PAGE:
Smilin' Wes has officially arrived! Johnson has emerged as the spot up three-point threat that the Suns have been missing all season. He has shown the scoring ability from deep and the defensive prowess that earned him the #4 pick in the draft just a few tears ago. Not only that, he has proven to be a very adept rebounder and has even scored some of his baskets by creating off the dribble; to the surprise of many who had witnessed him struggle with his ball-handling over the past few seasons. If Wes can keep this up, the Suns may want to offer him a brand new contract this off-season.

4. Luis Scola

Weekly Average: 10 points, 4 rebounds, and 2 assist in 19 minutes of play

Scola seems to be adjusting to his new role on the team, which has been slightly reduced with the increased minutes for Markieff, as well as sharing some time with Beasley and Marcus as well. Still, Scola has been nothing if not consistent in what he brings to the team. Although his numbers were down slightly this week, he is one of the few players you can bank on night in and night out.

5. Marcus Morris

Weekly Average: 9 points, 3 rebounds in 17 minutes of play

Although Marcus barely knows the plays at this point, he has already stepped in and produced while registering significant minutes in the last two games. Marcus went 9/17 for the week including 5/8 from three and 4/6 from the line. Marcus outplayed Keef in terms of production and efficiency in his first full week as a Sun. Let's hope the brothers push each other to improve even more.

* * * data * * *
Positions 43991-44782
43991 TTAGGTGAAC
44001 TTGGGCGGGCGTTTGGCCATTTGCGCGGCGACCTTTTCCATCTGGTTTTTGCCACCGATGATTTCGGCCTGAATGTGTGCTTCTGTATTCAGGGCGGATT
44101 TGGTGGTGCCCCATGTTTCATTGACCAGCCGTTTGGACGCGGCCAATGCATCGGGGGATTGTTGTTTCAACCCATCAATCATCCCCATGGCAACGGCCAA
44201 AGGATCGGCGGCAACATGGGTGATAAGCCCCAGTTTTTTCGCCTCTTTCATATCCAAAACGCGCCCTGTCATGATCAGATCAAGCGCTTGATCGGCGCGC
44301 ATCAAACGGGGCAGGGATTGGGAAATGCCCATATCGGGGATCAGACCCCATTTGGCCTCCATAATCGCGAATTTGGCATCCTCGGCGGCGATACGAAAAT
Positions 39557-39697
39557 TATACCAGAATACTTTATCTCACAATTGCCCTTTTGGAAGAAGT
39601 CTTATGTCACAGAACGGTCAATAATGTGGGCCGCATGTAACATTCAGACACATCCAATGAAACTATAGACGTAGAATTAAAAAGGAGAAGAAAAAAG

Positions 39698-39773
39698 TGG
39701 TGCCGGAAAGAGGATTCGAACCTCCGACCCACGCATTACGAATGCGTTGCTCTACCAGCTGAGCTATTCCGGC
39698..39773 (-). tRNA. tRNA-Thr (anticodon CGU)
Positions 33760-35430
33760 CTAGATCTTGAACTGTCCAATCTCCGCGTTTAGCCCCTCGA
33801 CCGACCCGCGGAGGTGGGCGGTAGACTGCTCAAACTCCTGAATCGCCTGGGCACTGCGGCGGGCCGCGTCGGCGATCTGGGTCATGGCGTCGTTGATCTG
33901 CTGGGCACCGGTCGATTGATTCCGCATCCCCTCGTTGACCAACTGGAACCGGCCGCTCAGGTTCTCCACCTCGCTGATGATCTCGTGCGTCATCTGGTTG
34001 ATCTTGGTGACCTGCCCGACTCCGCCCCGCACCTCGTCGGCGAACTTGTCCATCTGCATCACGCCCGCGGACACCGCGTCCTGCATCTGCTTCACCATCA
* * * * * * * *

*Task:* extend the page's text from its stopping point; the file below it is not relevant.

6. Markieff Morris

Weekly Average: 11 points, 4 rebounds, 2 assists in 27 minutes of play

Markieff has stepped up his game since the arrival of his twin, and is playing more productively as well. Keef went 14/30 from the field overall this week, which is much more efficient than he's been playing in the past. His three-point attempts are also down. he only registered five shots from beyond the arc this week and he made two of them, so hopefully this is a sign that he is becoming more aware of what his bread and butter should be. One area I would really like to see him improve upon though is his rebounding.

7. Marcin Gortat

Weekly Average: 8 points, 8 rebounds, 1 block in 26 minutes of play

Gortat simply hasn't been himself lately. Despite posting respectable numbers from the week, his averages were inflated by one good game scoring wise (14 points against the T-Wolves), and one good game rebounding wise (15 rbs vs. the Spurs). But overall, he has been very inconsistent in both production and efficiency. Gortat went only 9/29 from the field for the week, and only 5/10 from the line as well. Marcin has been struggling despite getting plenty of minutes to find his rhythm, and at times just doesn't seem engaged in the game.

8. P.J. Tucker

Weekly Average: 4 points, 6 rebounds in 20 minutes of play

Tucker found his minutes reduced a bit this week with the emergence of Smilin' Wes at SG, and also the arrival of Marcus at SF. Still, Tucker finds a way to impact the game even without registering much on the stat sheet, which is why he has remained in the starting line-up to this point...although this could still certainly change in the future.

9. Kendall Marshall

Weekly Average: 3 points, 3 assists in 14 minutes of play